Become a Member

Get access to more than 30 brands, premium video, exclusive content, events, mapping, and more.

Already have an account? Sign In

Become a Member

Get access to more than 30 brands, premium video, exclusive content, events, mapping, and more.

Already have an account? Sign In

Brands

Gear

8 Tips for Fitting Rock Shoes to Problematic Feet: Yours

Feet come in infinite sizes, but rock shoes come in about 12. Still, with a bit of thought, you can find a pair that fits.

Get access to everything we publish when you sign up for Outside+.

Question: I am in between sizes and have trouble fitting climbing shoes. The smaller size is too tight, but a half size up is either loose in the heel or my toes don’t go to the end. Help!

Answer: Common problem. I imagine that most climbers literally feel your pain, because feet come in all shapes and sizes, wider, narrower, longer, shorter, longer bit toe, shorter big toe, you get the idea. The varieties among human feet are as infinite as the satellites Elon Musk is launching into orbit for his Starlink project, yet rock shoes come in about 12 sizes and don’t have different widths. Your foot is wide as ping-pong paddles, yet the shoe you want is narrow as a banana? Tough.

Also read: 8 Simple Things I Wish I’d Known as a Beginning Climber

Cheer up, there are hundreds of models of rock shoes, and there’s a pair out there that, unless you have feet like satyr, fits your knobs. What follows are my hard-earned pointers for getting a Cinderella fit.

  1. Go to a climbing shop or got to several if you need to, and find a brand that fits you for width. I’ve found that some brands, such as Acopa err on the wider side, while others such as La Sportiva are more narrow. That’s simplistic, of course, since different models within brands fit differently. Point is, try on shoes until you have a close fit in the type of model—all arounder, sport, gym, crack, etc.—that you desire.
  2. Keep in mind that your foot size changes throughout the day. Your dogs will be smaller in the morning than they will be mid-day after you’ve been standing or preferably, climbing, on them. Compensate accordingly.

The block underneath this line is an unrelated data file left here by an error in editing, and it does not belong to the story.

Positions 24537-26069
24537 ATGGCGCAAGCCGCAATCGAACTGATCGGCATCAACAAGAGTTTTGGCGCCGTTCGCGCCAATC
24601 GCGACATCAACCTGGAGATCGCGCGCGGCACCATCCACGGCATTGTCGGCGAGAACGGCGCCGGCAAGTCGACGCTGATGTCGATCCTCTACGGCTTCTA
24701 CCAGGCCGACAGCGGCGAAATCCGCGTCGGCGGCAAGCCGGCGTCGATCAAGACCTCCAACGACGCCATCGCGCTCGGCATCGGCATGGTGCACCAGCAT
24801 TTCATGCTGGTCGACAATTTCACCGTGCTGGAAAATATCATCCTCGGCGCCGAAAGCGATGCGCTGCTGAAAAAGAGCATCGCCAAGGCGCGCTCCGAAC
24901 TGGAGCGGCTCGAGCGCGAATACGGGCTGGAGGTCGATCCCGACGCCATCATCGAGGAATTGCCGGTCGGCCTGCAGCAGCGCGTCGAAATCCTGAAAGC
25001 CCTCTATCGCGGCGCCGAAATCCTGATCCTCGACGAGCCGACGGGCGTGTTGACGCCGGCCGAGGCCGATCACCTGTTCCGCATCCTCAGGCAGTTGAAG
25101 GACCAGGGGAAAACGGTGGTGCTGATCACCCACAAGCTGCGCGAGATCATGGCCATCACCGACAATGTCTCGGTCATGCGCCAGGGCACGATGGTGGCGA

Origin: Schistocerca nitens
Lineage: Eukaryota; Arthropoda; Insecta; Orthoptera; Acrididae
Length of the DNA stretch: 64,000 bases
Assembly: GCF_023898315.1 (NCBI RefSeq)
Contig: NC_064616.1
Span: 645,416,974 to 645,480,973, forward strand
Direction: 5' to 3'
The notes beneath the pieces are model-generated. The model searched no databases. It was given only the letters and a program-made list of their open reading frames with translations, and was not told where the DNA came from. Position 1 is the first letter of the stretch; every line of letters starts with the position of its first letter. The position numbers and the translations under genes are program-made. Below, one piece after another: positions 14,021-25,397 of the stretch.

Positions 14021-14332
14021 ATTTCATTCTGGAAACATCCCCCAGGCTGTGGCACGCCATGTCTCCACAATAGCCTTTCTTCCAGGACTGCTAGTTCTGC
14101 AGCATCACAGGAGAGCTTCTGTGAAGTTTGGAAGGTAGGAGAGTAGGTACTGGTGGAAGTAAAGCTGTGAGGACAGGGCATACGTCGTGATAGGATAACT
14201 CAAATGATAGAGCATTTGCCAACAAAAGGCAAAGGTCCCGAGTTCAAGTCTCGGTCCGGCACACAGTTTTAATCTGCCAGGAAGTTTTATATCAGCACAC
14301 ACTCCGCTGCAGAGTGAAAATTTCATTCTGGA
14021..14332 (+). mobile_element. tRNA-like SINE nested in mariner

3. All shoes will stretch, some more than others. Softer shoes, such as unlined slippers, will stretch more than burly all arounders. If you have a wide foot, you might go softer, fit the shoe for length and let it stretch in width to arrive at the end point you’re hoping for.
  4. More on stretch:Leather shoes, I’ve found, stretch more and faster than ones with synthetic uppers and tend to mold better to your feet. Rock shoes with slingshot rands and lots of rubber over the heel and toe won’t mold to your feet as well  as shoes will less rubber.
  5. Once you have a pair of shoes that fit reasonably well, wear them around the house to start breaking them in. All rock shoes will soften, and you can save your feet some pain out at the crag by suffering a bit at home. Almost all rock shoes will feel too tight at first, especially if you have wide feet; shoes tend to stretch more in width than they do in length.
  6. Keep in mind that you can make a shoe that is slightly too small, larger, but you can’t make a shoe that is too large smaller. That said, err on the side of smallness over largeness.
  7. Sweat and heat will help stretch and shape a shoe to your foot. You can expedite the process by wearing your too-tight shoes in the shower. Don’t laugh, this works. I have very wide feet and no shoe fits me because, like you, I’m in between sizes. A 41.5 is too large and a 41 is too small. So, I get the 41 and hit the shower. The hot water stretches my shoes almost immediately. 15 minutes in the shower and I’ve got a nice fit. Leather uppers succumb to this technique more so than synthetic uppers. If anything here, you have to take care to not stretch your shoes too much. Let your shoes air dry naturally, or go climbing, where the pressure from your feet standing on holds will fine tune the fit even more.
  8. Last technique: Visit a cobbler and have him put your shoes on a stretcher. This takes just a few minutes and works well for spot stretching where you have a bunion or other malformation, such as a claw.

Also read: 8 Tips for Fitting Rock Shoes to Problematic Feet—Yours

I’ll add as a parting note that you don’t want to get your shoes too tight. You want snug, but not so tight that the foot pain detracts from your ability to climb. John Bachar said that you can’t climb your best if your feet hurt. Pain is subjective, of course, but tight shoes over time can damage your feet, permanently, and then you’ll have a host of lifelong problems that will compromise your happiness off the rock. Keep that in mind. Gear Guru has spoken!